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Last fall I decided to try out cover crops. I planted fall rye in my garden in the middle of October. That’s one month after our first fall frost. It germinated, but I didn’t see any above the surface before the second snowfall of the year. (Our first came at the end of September.) It wasn’t until the middle of November when the snow melted that I noticed it had grown. The last I saw of the fall rye was near Christmas when winter set in and the snow didn’t melt.
The focus of the garden this week has shifted to the next round of plants to go in. Last week I finished getting the early plants and early seeds in. This week it has been tending the seed starts and keeping up with watering my new transplants.
This year in my garden I’m trying to do better at keeping living roots in the soil at all times. This is one of the tenets the soil health movement that I referred to in a previous article. I have fall rye that is growing right now in the garden wherever I have not planted my crop for the season.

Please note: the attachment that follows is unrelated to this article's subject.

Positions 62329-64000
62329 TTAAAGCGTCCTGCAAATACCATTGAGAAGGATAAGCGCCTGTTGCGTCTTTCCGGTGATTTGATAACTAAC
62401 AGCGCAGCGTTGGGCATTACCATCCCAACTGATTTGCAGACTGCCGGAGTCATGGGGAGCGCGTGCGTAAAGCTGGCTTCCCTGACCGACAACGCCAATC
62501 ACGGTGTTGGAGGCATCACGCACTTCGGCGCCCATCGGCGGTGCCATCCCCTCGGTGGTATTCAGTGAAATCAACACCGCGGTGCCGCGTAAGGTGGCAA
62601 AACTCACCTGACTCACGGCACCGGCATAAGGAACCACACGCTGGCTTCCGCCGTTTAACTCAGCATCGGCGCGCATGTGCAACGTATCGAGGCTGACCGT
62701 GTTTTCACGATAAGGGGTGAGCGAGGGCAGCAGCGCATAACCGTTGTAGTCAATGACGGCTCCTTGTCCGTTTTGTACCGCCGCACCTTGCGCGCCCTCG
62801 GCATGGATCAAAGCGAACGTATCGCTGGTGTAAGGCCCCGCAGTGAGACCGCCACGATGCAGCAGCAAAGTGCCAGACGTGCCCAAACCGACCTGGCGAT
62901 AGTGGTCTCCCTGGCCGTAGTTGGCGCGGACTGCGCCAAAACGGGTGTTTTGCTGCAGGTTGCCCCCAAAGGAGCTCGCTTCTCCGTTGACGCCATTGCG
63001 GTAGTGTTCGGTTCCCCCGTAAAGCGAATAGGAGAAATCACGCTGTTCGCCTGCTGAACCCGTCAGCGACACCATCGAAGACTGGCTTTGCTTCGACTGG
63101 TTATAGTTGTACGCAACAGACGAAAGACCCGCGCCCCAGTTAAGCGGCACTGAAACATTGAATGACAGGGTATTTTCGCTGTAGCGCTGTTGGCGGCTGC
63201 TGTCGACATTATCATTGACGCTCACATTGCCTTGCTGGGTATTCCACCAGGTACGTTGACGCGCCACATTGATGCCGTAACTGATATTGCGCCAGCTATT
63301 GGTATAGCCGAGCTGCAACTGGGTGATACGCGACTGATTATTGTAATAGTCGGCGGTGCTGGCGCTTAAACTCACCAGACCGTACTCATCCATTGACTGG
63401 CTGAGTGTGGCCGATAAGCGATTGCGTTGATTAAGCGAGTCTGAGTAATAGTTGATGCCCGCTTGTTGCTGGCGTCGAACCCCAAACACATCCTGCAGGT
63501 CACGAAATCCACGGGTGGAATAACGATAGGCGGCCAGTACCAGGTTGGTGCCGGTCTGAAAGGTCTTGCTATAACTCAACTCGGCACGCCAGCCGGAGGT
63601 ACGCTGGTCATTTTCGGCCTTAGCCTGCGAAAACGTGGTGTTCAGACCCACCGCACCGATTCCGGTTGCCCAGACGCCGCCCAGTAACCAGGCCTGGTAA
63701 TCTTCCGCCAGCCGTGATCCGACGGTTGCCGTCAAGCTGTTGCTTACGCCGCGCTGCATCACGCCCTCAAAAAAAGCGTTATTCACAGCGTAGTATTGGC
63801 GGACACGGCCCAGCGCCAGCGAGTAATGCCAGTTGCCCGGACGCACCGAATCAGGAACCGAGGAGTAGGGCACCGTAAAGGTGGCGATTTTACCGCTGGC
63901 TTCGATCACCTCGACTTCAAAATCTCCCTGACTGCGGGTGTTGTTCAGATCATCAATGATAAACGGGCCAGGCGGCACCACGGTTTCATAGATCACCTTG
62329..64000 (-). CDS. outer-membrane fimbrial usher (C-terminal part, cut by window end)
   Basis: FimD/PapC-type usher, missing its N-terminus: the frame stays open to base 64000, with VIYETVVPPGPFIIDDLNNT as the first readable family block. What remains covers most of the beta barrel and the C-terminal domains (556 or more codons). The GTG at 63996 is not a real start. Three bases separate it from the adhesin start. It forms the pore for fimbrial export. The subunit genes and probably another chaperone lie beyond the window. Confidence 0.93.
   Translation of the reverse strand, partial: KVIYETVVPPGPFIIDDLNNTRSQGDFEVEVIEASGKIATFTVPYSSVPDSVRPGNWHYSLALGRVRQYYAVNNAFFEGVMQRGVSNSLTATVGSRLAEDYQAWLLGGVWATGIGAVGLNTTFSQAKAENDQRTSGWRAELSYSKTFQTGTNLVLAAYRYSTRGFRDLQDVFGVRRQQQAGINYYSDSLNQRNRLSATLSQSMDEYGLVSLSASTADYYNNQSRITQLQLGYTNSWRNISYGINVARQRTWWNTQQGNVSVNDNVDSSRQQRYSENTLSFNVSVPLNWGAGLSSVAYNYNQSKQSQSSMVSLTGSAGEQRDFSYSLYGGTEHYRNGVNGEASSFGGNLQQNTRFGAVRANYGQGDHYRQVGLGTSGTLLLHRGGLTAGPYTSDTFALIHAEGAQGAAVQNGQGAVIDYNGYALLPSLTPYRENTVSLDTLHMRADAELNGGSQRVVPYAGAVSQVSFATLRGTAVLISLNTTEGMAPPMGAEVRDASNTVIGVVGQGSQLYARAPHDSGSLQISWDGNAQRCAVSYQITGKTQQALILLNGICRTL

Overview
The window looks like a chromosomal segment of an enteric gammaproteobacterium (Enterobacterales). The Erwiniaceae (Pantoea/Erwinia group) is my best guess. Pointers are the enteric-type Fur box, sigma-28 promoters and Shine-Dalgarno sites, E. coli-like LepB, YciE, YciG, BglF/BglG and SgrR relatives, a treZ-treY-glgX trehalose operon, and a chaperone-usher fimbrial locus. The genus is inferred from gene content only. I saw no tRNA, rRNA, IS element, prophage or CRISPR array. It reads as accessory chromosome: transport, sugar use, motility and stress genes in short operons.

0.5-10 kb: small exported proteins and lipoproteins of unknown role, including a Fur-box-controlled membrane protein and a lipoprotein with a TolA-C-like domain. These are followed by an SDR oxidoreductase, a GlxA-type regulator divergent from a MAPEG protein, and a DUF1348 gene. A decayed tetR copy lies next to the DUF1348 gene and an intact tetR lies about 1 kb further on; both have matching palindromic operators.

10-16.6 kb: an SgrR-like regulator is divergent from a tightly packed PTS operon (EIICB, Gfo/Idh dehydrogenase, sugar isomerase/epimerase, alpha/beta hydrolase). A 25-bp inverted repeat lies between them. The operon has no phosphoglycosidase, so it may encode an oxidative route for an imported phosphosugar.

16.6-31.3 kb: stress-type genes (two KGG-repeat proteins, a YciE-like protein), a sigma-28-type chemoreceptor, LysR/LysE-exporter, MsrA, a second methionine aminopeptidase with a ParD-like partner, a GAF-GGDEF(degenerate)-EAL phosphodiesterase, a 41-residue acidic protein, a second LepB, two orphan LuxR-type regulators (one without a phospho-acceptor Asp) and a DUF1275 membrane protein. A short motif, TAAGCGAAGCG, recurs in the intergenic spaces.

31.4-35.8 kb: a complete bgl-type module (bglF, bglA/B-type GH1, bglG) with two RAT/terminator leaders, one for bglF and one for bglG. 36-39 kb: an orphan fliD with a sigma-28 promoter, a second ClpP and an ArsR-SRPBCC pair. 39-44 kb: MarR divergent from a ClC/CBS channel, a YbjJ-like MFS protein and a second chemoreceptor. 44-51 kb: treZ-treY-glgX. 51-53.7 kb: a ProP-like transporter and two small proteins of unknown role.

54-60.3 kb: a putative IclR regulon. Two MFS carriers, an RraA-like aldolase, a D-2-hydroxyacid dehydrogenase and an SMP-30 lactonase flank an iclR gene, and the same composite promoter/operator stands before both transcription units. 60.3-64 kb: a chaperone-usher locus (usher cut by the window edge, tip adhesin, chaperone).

After quite a few gloomy updates to my gardening season I’m finally seeing some hope that the garden and yard will come to life this year. Though it’s hardly gone above freezing each day and usually freezes at night we have the long, high, sun now. The ground is thawing and new life is coming up.
As I grew up in the 1980’s and 1990’s, I saw the shift in thinking from plowing the soil to leaving the trash in place. By leaving it there, farmers were seeing less erosion and seeing more moisture left in the soil. Over time many systems developed. Some went completely away from tillage (no-till). Some did what they called minimum tillage (min-till). And some did a hybrid of each — they tilled where the seed would be planted and left the area between the rows untouched (strip-till).
Three days ago we had one of the strongest Chinook winds in a few months. For those not familiar with southern Alberta & northern Montana these are dry, warm winds that come racing down the Rocky Mountains and into the plains. The winds took care of a lot of the snow and I even saw a bit of my garden surface exposed. This was looking promising until the following day when a forecast for 0.5cm (2/10") of snow turned into 20cm (8"). Arctic air is pushing in today and is expected to keep things well below freezing for the next 7 days so it looks like hopes of getting in the garden are delayed again.
My seed starting method has evolved over the years. You can see the change in my previous articles:
If you want to get into my reasons for starting down this road check out the brownie pan article. The basic reason is efficiency. The seed blocks are quicker to make and quicker to plant. The roots stop when they hit the air. When planted they are in soil again and keep growing.
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